Making peace with the planet by Barry Commoner
It is no news that the ecosystem that inhabits plants and animals around us is daily loaded with materials that can endanger these organisms. Even humans are at risk of diseases and all kinds of contamination form their exposure to these life-threatening environmental hazards. All forms of life are threatened everyday, every hour and every minute. The birds in the sky can not fly freely. The creeping organisms can not creep without hindrance. The swimming fishes can not swim without aspirating all kinds of obnoxious substances that reduce its life span. Man goes to work and comes back tired.
All lives of the grass draw closer to the grass.
Nature has created a conducive environment for all to inhabit. But the activities of man have polluted it. It has made life pleasurable for all members of the ecological system to comfortably occupy their niche without disturbances. But man has dealt treacherously with these plans. Man has been at the centre of this environmental deterioration. He is the mastermind that has caused the environmental imbalance that appears to stroll around like a roaring lion, devouring all the weak inhabitants of mother Earth.
This powerful book has been written by an informed biologist who has been keenly involved in understanding environmental destruction over the decades before it became an issue of international importance, deserving attention and conventions. It deserves to be read by all who want to make our planet more habitable, but more importantly those who want to do having understood the economic and political causes of this degradation.
The approach at understanding the prime causes of this degradation is divergent form the common pollutant phenomenon, as more important but subtle causes are involved.
He made attempt at passing a strange and unusual point: we can save the planet from the current degree of mess but not by the way we are going about. We can salvage the planet from destruction but not by the predominant measures aimed at eliminating the symptoms rather than the disease. This he supported by showing that many government laws and regulations have been enact and viable; yet, the results are still the same. Nothing significant has affected environmental degradation on the general scale.
He showed correctly after intensive funding of over $100 billion dollars in a space 20years, the intensive efforts at saving our environment seems to have yielded little or no lasting results. As he pointed out, government has done a lot in this regard, individuals and private organizations have been involved in this exercise at stemming the pace of environmental crisis shrinking the Earth, but all these appear futile.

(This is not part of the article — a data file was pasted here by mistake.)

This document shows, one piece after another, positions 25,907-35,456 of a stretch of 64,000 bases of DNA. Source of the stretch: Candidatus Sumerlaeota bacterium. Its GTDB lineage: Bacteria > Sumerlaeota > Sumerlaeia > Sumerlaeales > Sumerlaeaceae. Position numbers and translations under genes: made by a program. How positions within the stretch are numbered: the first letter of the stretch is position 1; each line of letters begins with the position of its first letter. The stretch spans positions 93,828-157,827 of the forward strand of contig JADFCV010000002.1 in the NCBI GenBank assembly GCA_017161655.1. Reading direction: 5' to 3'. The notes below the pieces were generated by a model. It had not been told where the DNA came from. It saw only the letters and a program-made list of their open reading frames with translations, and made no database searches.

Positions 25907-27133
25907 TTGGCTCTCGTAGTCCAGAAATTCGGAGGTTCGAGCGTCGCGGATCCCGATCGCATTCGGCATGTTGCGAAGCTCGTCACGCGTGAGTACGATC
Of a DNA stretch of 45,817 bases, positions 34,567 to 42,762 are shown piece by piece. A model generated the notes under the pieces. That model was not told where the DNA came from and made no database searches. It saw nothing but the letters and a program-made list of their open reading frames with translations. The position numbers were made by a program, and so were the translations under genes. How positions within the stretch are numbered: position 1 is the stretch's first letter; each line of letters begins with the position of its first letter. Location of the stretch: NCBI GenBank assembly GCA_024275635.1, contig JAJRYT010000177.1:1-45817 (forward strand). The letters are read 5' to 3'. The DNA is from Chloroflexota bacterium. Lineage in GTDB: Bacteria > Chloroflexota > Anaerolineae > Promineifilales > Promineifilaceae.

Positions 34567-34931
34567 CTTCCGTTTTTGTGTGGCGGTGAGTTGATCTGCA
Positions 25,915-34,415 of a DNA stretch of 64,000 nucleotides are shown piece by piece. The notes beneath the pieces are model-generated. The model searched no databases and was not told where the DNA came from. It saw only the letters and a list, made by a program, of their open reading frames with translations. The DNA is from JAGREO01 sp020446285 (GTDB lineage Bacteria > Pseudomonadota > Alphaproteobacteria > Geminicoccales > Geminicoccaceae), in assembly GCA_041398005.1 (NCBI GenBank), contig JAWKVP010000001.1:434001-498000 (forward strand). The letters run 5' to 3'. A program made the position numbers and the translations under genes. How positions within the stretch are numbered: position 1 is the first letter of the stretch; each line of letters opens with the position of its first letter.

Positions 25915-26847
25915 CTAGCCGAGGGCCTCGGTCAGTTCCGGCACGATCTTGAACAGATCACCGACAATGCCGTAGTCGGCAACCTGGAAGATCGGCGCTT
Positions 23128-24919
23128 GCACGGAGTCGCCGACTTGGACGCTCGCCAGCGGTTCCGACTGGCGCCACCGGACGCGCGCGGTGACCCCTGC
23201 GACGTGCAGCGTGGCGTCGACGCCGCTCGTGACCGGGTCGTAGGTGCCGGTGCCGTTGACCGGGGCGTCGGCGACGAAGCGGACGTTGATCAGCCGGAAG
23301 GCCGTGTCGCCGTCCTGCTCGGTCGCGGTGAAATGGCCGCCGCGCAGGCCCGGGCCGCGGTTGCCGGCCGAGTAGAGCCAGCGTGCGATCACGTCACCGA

He showed that this failure is basically due to an error of correction: attacking the signs and leaving out the cause; eliminating the stems and branches leaving the root. His point is that pollution is a difficult and costly commodity to eliminate. The better approach at dealing with it is to prevent or just stop the production of pollutants: preventing pollution is the way out. This is actually a tough approach politically and economically but the fact has to sink deep into the consciousness of environmental agencies and stakeholders involved.
He pointed out that this crisis has actually arisen because of the incompatibility between the ecosystem, the natural environmental, and modern technology since World War II. Modern technology in agriculture, transportation, manufacturing and energy industries have not in any way, helped matters, as they have only increased profits for the industrialists at the detriment of the environment. This poses a major challenge for the campaign for pollution prevention, as these insensitive company owners would really be affected.
What then is the way out of this? He pointed out that the major problem is the modern technology which are grossly incompatible with the ecosphere, among others including population growth, technology misuse etc. Therefore, the way out would be to adopt already existing technologies that are more environmentally-friendly. This is obviously not an advice now to embrace new technology but to return to the use of efficient and less polluting ones, which are available from the industries outlined above.
He noted that this fight against environmental pollution would be made difficult by the expatriates involved in the production of these new technologies; and the pioneering efforts of the grassroot movements. If grass root companies are ready for a compromise, bigger ones should be ready to follow in this noble fashion. It is until this compromise is made that the solution to the crisis wears a realistic outlook that would yield results.
He also emphasized third world development as another factor that must be considered seriously. It is a uniform effort all over the world that can really save the planet if our goals are to prevent local and global pollution, produce technologies that are both socially compatible and profitable.
Funding for this costly solution would be available by reducing military spending. This has to be cut by half. He showed that developing these third world nations would prevent wars that necessitate military interventions and its concomitant large spending. So, fund would be diverted to industrial reform that would be instrumental for pollution prevention.
Man’s system of production must be checked. It must be compatible with life, in the long run. These are the ways we can make peace with the planet, as stated by the amiable biologist, Barry Commoner, in his scholarly book, Making Peace with the Planet.